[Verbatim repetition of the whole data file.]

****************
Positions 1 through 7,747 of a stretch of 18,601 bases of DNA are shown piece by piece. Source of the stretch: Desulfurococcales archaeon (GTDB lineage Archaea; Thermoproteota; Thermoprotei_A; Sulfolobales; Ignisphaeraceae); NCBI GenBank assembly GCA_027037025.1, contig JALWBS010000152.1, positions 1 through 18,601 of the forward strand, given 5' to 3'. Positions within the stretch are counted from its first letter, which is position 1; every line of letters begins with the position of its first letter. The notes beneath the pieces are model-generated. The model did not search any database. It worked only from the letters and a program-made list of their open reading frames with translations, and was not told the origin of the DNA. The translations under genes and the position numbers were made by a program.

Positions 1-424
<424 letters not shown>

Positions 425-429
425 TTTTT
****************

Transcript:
Positions 1 through 7,747 of a stretch of 18,601 bases of DNA are shown piece by piece. Source of the stretch: Desulfurococcales archaeon (GTDB lineage Archaea; Thermoproteota; Thermoprotei_A; Sulfolobales; Ignisphaeraceae); NCBI GenBank assembly GCA_027037025.1, contig JALWBS010000152.1, positions 1 through 18,601 of the forward strand, given 5' to 3'. Positions within the stretch are counted from its first letter, which is position 1; every line of letters begins with the position of its first letter. The notes beneath the pieces are model-generated. The model did not search any database. It worked only from the letters and a program-made list of their open reading frames with translations, and was not told the origin of the DNA. The translations under genes and the position numbers were made by a program.

Positions 1-424
<424 letters not shown>

Positions 425-429
425 TTTTT